Global energy demand is expected to double by 2050. Meeting this demand without emitting carbon to the atmosphere will require extraordinary expansion of carbon-free sources of energy. My research takes a systems approach to this challenge, assessing future scenarios of energy and emissions in order to quantify the climatic implications of different paths and mitigation efforts.
|Davis, S.J., Cao, L., Caldeira, K., and Hoffert, M.I. (2013) Rethinking wedges. Environmental Research Letters v. 8, doi:10.1088/1748-9326/8/1/011001|
|Davis, S.J., Caldeira, K., and Matthews, H.D. (2010)|
Future CO2 emissions and climate change from existing energy
infrastructure. Science v. 329, p. 1330-1335.
|Burney, J.A., Davis, S.J., and Lobell, D.B. (2010) Greenhouse gas mitigation by agricultural intensification. PNAS v. 107, p. 12052-12057.|
The energy, goods and services consumed in one country often entail carbon emissions in another country, which may in turn require fossil fuels to be extracted in yet another country. Yet national inventories of carbon dioxide emissions generally include only those emissions produced within the borders of that nation. Using global economic data, my colleagues and I have created and are using models to provide detailed accounts of carbon dioxide emissions at three points in the supply chain: (1) extraction (where natural fossil fuel resources are mined or pumped), (2) production (where fossil fuels are burned to produce energy), and (3) consumption (where the goods and services made with fossil energy are ultimately consumed). These accounts shed light on who is benefitting from carbon emissions across the globe, and how.
|Davis, S.J., Peters, G.P., and Caldeira, K. (2011) The Supply Chain of CO2 Emissions. PNAS, v. 108, no. 45, p. 18554-18559.|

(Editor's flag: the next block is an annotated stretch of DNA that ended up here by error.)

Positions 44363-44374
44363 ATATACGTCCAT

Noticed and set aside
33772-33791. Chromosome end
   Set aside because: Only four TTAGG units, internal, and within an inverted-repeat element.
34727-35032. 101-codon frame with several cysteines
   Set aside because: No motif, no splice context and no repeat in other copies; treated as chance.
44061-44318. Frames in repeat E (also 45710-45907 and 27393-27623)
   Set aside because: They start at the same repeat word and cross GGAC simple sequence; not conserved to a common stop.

|Caldeira, K. and Davis, S.J. (2011) Accounting for carbon dioxide emissions: A matter of time. PNAS, v. 108, p. 8533-8534.|
|Davis, S.J. and Caldeira, K. (2010) Consumption-based accounting of CO2 emissions. PNAS, v. 107, no. 12, p. 5687-5693.|
Isotopic and geochemical analyses of rocks deposited in ancient lake basins reflect changes in topography, climate and hydrology over millions of years. My doctoral research was focused on creating these records from the Green River lake system of western North America (a series of vast and and at times connected lakes in Wyoming, Colorado and Utak). More recently, I'm using the ages of detrital zircons in river sediments to identify the evolving drainage patterns of continental-scale.
|Davis, S.J., Dickinson, W.R., Gehrels, G.E., Spencer, J.E., Lawton, T.F. and Carroll, A.R. (2010) The Paleogene California River: Evidence of Mojave-Uinta Paleodrainage from U-Pb Ages of Detrital Zircons. Geology, v. 38, p. 931-934|
|Davis, S.J., Mix, H., Wiegand, B.A., Carroll, A., and Chamberlain, C.P. (2009) Synorogenic evolution of large-scale drainage patterns: Isotope paleohydrology of sequential Laramide basins. American Journal of Science, v. 309, No. 7, p. 549-602.|